| By A. Bebbington and M. Scurrah | Published in Subterranean Struggles: New Dynamics of Mining, Oil and Gas in Latin America. Edited by A. Bebbington and J.Bury. Austin: University of Texas Press.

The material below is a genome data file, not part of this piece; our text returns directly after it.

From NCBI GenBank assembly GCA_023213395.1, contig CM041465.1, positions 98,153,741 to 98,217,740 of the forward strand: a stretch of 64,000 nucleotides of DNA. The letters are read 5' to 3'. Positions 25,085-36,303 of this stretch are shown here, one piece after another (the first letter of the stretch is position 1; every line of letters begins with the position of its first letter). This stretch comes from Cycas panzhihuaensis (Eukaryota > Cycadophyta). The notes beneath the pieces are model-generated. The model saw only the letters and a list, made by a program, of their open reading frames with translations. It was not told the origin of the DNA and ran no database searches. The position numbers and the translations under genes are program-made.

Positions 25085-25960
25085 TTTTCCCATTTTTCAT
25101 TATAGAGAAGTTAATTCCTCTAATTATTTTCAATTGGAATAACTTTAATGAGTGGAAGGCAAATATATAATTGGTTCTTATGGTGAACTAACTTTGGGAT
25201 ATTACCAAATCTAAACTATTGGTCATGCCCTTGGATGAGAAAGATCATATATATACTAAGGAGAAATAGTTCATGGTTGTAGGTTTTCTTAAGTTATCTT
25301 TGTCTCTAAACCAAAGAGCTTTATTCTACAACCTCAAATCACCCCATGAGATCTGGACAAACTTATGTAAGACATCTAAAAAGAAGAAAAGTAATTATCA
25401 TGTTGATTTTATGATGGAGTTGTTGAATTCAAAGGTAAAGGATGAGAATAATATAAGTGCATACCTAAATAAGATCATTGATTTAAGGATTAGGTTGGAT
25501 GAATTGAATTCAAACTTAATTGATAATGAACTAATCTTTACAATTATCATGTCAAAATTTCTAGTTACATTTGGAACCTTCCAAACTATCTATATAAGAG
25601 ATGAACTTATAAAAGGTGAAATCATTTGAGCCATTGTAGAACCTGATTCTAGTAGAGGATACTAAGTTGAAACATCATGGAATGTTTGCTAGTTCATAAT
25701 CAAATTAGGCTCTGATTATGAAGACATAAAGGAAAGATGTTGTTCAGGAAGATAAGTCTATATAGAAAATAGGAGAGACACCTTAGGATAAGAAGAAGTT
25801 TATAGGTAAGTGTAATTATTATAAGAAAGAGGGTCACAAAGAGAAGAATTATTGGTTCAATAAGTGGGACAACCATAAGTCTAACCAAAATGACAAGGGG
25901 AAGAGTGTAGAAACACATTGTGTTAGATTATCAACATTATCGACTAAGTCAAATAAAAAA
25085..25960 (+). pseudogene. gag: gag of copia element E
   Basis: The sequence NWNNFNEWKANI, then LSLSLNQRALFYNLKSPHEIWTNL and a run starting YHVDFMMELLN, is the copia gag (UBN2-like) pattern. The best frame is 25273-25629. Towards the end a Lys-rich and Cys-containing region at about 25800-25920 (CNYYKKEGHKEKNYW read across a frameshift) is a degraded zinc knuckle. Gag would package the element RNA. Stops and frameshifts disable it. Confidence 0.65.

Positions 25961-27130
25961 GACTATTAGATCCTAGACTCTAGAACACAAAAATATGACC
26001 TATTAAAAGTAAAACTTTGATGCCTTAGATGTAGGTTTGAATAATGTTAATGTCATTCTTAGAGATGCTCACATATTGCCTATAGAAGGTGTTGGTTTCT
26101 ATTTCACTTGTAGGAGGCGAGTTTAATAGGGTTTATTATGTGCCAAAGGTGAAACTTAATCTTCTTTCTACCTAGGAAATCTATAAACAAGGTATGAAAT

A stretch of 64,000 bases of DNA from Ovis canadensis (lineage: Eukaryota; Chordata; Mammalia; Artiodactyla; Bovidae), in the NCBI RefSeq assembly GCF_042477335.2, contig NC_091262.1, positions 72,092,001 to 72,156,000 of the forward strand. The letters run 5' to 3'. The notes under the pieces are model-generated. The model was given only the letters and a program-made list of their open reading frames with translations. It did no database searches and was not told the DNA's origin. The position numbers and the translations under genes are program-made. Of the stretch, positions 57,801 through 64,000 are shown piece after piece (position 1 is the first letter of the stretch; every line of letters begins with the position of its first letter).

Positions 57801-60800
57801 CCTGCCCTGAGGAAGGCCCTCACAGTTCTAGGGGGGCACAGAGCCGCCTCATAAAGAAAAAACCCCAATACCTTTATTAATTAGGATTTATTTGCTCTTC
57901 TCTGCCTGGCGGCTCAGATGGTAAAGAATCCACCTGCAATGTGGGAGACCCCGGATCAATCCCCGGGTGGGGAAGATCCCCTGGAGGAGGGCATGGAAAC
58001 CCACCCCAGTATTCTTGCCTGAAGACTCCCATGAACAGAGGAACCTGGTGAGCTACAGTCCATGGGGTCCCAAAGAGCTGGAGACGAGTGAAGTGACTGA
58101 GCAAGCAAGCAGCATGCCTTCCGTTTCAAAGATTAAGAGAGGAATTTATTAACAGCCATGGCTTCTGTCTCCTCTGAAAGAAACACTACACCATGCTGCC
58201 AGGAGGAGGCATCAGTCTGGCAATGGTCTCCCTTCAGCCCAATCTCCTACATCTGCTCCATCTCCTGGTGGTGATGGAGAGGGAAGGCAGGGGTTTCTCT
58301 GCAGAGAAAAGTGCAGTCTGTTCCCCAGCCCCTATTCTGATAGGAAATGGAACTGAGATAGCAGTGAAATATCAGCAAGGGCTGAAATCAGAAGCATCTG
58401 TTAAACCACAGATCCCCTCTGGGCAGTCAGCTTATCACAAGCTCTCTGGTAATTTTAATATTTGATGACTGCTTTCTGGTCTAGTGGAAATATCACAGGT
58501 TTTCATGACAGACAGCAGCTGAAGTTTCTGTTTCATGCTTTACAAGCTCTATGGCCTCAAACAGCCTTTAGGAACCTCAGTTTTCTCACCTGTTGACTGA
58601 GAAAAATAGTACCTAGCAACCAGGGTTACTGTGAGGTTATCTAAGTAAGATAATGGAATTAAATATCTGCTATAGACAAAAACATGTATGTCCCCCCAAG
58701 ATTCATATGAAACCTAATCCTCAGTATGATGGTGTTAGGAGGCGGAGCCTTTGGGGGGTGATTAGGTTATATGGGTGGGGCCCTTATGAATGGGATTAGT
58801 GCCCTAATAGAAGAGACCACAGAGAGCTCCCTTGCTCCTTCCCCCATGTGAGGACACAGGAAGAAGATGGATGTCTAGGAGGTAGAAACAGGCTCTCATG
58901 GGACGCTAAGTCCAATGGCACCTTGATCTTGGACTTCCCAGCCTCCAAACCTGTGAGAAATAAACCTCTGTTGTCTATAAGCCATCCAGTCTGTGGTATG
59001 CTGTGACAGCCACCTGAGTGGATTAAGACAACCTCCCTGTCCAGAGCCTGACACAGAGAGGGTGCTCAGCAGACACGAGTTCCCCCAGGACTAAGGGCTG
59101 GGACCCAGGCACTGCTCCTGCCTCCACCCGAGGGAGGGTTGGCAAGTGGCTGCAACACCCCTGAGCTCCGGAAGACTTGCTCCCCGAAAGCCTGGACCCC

Excerpt: The Peruvian Amazon was the scene of significant mobilization and violence during the 2000s, with concerns over extractive industries at the very heart of these conflicts. As indigenous people and others have questioned the Peruvian government’s efforts to expand the hydrocarbon frontier, perhaps their most frequent point of reference has been the experience of oil extraction in the region of the Río Corrientes (Corrientes River) in the Northeast Peruvian Amazon. The history of Río Corrientes shows how petroleum production activities can generate social and environmental abuses in an isolated area where government agencies are barely present and offer little oversight of the extractive process (see also Chapter 9 in this volume, by Postigo, Montoya , and Young). At the same time, the case illuminates the conditions under which such abuses can catalyze conflict and shows how an affected population can develop organizations, strategies, and alliances that allow it to combine resistance and negotiation in its efforts to contain the extractive frontier. In this instance, as we discuss, such resistance and negotiation ultimately led to a shift in relationships between the population, business, and the state, and brought parts of this state more directly into the regulation of extractive activity , with effects that reach beyond the specificities of the case.